2017 Volume 79 Issue 12 Pages 1939-1946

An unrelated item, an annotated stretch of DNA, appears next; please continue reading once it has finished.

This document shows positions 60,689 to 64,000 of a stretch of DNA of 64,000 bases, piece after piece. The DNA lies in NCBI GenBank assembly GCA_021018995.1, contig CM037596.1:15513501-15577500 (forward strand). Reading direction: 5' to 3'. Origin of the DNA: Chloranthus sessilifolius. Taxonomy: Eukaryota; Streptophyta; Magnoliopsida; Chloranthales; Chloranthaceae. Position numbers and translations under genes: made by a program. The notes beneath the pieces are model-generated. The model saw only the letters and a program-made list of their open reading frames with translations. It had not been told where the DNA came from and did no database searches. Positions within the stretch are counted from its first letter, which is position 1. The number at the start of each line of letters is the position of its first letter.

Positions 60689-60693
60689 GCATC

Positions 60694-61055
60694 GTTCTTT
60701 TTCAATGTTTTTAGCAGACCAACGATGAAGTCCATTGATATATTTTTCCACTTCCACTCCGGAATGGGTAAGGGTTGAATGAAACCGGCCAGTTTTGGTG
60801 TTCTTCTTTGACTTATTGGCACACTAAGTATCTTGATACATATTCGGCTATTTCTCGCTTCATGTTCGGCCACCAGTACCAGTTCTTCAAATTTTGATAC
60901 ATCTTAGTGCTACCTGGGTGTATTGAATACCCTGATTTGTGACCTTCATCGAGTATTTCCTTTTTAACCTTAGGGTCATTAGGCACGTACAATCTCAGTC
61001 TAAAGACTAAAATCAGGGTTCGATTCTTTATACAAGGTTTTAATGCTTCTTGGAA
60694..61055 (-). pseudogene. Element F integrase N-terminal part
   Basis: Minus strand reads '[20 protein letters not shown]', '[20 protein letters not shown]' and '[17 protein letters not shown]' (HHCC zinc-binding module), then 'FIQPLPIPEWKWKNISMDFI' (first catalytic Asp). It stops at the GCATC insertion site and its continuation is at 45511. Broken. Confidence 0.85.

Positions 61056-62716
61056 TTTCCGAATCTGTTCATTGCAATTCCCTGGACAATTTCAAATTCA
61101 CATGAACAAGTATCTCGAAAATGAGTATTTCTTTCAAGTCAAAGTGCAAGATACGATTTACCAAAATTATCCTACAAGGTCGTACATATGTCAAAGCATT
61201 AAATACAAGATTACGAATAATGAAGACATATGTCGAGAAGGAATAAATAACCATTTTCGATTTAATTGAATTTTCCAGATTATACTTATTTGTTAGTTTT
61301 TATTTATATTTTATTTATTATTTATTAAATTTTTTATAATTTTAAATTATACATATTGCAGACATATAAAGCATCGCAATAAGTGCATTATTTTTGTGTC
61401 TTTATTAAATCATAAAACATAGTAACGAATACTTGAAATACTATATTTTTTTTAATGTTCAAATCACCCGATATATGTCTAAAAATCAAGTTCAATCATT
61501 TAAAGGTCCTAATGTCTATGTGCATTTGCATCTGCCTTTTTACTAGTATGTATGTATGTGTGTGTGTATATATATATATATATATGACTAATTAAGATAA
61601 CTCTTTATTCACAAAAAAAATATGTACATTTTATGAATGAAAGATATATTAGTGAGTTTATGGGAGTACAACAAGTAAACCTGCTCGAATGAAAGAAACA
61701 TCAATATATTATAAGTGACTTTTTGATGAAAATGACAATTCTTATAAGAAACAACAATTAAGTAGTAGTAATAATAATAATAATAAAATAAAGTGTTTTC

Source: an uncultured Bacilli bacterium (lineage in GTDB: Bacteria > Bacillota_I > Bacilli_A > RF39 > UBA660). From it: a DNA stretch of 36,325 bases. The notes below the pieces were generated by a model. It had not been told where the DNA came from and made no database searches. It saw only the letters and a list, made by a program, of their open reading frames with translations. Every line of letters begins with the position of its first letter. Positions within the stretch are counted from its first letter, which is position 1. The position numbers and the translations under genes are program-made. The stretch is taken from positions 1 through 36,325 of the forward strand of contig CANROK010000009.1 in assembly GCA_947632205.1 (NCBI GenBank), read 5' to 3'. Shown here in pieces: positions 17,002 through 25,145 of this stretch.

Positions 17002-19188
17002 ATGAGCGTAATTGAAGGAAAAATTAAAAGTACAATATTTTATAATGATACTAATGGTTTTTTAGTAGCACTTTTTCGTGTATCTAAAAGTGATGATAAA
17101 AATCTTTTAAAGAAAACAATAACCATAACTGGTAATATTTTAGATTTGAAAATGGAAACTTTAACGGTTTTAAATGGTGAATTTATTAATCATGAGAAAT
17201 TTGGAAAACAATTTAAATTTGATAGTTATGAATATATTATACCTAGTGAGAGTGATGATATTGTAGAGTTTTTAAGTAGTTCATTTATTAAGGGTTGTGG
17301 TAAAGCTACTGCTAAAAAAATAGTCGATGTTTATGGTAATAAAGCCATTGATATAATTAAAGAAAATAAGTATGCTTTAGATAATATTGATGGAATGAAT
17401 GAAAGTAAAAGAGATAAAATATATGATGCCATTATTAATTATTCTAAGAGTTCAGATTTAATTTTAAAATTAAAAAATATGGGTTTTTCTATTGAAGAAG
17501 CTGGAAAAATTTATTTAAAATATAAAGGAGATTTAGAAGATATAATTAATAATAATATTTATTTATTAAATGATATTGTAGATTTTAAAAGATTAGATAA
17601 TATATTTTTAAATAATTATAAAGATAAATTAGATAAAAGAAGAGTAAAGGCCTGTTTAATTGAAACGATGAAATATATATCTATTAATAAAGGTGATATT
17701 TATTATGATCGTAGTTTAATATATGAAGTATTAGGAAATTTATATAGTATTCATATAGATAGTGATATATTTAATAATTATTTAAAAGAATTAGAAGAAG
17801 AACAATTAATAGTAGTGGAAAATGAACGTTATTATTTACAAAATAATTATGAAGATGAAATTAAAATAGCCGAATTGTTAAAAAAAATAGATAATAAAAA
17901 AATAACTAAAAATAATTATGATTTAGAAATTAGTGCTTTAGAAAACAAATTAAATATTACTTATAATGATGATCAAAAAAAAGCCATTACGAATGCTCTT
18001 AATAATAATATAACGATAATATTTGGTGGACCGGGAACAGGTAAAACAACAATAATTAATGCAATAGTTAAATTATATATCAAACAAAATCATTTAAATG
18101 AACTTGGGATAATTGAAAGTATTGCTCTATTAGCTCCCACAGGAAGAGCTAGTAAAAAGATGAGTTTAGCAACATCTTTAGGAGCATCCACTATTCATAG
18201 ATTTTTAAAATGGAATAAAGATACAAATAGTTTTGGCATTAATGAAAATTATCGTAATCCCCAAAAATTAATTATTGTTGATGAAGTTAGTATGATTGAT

Okayama University-type retinal prosthesis (OURePTM) is a photoelectric dye-coupled polyethylene film which generates electric potential in response to light and stimulates nearby neurons. This study aims to test surgical feasibility of subretinal implantation and functional durability of dye-coupled films in the subretinal space. The dye-coupled films were implanted subretinally by 25-gauge vitrectomy in the right eye of 11 normal beagle dogs: 2 dogs served for film removal after 5-month film implantation, 3 dogs for film removal after 3-month film implantation, 3 dogs for 3-month film implantation and pathological examination, and 3 dogs for sham surgery. The surface electric potential of the removed dye-coupled films in response to light was measured by the Kelvin Probe system. At surgery, rolled-up dye-coupled films in 5 × 5 mm square size could be inserted into subretinal space of retinal detachment induced by fluid injection with a 38-gauge polyimide tip. Retinal attachment was maintained by silicone oil injection in vitreous cavity. At autopsy, the retina in all dogs maintained the ganglion cell layer, inner and outer nuclear layers while it lost the outer segments in some part. All 5 sheets of removed dye-coupled films maintained the dye color. One sheet of the 5-month implanted film showed proportional increase of surface potential in response to increasing light intensity. Subretinal implantation of OURePTM by vitrectomy was technically feasible in canine eyes, and OURePTM maintained the function of generating light-evoked surface potential after 5 months in subretinal implantation.